Third-quarter GDP growth came in at 6.9%, its slowest quarterly growth since the immediate aftermath of the 2008 global financial crisis.
The outcome was one tenth of a percentage point faster than forecast by private economists and in line with the government’s official target of “about 7%,” which Prime Minister Li Keqiang has fudged even more by saying slower growth is acceptable provided sufficient new jobs were being created — the subtext being that growth won’t be allowed to slow to the point where social stability is at risk.
To that end a series of old-school pump-priming measures have been taken — interest rate cuts (five in the past year), lowered bank reserve ratios (on three occasions), aid for exporters and speeded-up approvals for large infrastructure investment. However, as we have noted many times, these hold back the switch away from the economy being led by (debt-financed) infrastructure investment and exports to being led by domestic consumption.
Nonetheless that ‘rebalancing’ is happening, albeit more slowly than the leadership would like, and China needs for reasons that we shall return to below.
For all the attention paid around the world to the economic indicators of industrial output and merchandise trade, the tertiary sector of the economy — i.e. services — is growing faster than the secondary — i.e. manufacturing, mining and construction. In the third quarter, services expanded by 8.4% compared to secondary industry’s 6%.
In 2006, according to World Bank figures, industry accounted for 47.4% of the economy, services 41.9% and agriculture 10.7%. By 2012, services had nosed ahead of industry, 45.5% to 45.0% with agriculture at 9.5%. For last year, the numbers are estimated to have been 48.2% and 42.6. Meanwhile, exports have failed from the equivalent of 35.7% of GDP to 24.2%.
By comparison, services accounted for 78.1% of GDP in the U.S. in 2012 and industry for 20.6%. In Germany, the numbers were 68.7% and 30.5%, respectively, which gives a sense of how far China still has to go in rebalancing.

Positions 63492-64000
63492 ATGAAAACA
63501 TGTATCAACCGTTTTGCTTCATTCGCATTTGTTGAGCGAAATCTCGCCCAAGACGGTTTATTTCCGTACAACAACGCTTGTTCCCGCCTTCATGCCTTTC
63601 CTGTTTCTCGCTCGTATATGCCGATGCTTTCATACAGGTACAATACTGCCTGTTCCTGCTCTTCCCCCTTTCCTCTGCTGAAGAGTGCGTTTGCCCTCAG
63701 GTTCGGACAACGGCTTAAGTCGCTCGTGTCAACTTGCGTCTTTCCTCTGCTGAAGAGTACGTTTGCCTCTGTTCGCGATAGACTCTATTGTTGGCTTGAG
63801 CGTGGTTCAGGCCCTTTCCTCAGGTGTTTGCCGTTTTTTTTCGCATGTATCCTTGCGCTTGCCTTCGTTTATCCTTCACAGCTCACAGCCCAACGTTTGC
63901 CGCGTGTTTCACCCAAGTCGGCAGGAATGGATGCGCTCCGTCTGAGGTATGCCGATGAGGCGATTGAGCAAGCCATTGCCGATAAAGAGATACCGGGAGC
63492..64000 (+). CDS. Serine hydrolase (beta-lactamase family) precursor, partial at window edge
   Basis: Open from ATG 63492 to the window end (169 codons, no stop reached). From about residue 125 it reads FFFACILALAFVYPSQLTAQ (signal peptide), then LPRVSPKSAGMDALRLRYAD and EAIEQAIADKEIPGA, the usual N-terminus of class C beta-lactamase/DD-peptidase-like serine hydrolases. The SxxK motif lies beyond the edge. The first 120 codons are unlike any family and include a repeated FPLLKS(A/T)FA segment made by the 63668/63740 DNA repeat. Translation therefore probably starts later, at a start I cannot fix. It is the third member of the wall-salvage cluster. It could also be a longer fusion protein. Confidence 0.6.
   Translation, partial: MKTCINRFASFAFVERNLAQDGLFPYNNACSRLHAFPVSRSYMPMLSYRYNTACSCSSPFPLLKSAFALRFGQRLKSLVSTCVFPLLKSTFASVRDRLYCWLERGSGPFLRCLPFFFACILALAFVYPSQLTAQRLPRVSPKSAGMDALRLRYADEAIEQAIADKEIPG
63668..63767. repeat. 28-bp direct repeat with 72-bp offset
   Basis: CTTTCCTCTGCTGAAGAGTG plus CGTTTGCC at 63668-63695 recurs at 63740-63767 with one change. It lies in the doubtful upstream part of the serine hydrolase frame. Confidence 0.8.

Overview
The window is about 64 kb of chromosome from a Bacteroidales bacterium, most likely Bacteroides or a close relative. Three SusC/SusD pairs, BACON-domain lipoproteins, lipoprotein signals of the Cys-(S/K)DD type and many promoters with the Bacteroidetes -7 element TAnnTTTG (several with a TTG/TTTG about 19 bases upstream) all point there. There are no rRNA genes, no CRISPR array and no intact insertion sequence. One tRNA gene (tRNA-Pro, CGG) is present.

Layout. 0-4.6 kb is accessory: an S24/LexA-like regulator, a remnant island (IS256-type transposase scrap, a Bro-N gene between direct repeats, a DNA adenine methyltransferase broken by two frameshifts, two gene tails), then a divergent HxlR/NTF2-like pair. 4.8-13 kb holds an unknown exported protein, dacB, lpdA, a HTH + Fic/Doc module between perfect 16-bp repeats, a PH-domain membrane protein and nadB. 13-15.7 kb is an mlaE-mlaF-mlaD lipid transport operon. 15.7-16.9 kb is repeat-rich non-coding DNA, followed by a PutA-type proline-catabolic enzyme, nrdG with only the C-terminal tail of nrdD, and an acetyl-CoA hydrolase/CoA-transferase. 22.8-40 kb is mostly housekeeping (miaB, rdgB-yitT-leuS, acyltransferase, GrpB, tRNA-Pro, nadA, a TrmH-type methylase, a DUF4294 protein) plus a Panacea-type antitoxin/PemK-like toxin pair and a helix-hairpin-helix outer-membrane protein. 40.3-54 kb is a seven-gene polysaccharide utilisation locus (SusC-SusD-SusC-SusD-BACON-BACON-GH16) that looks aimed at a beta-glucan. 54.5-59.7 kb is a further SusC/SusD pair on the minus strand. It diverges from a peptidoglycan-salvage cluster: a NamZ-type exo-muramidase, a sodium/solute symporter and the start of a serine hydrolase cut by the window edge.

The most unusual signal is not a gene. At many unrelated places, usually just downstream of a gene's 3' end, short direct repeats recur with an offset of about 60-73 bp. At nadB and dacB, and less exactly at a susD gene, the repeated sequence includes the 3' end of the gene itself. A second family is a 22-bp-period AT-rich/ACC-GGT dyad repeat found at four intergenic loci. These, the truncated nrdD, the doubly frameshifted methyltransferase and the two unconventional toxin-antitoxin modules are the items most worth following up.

That all said, stronger fiscal spending and more measures to promote rapid credit growth is likely in coming months to keep the pump primed and the growth slowdown on a measured glide path. At the same time, the leadership needs to keep pushing through the deeper structural reforms that rebalancing demands and which China is running out of time to put in place if the country is to vault from the ranks of poor countries to rich.
The incongruity is that in the process of making its economy more market-oriented — albeit market-oriented with Chinese characteristics — it is building up its state-owned enterprises (SOE) to be more innovative and business-like in a way that distorts markets and entrenches vested interests that, in turn, increase the resistance to reform. It also crowds out the entrepreneurs and small and medium sized companies where growth-generating innovation flourishes.
Those need a business environment that is framed by good institutions and a regulatory and governance regime that may not be to the taste of big business in the form of the SOEs, who see their (patriotic) role as competing with other multinationals not fending off pesky upstarts at home. The third-quarter figures underline how much of a hard slog putting that in place that is proving to be.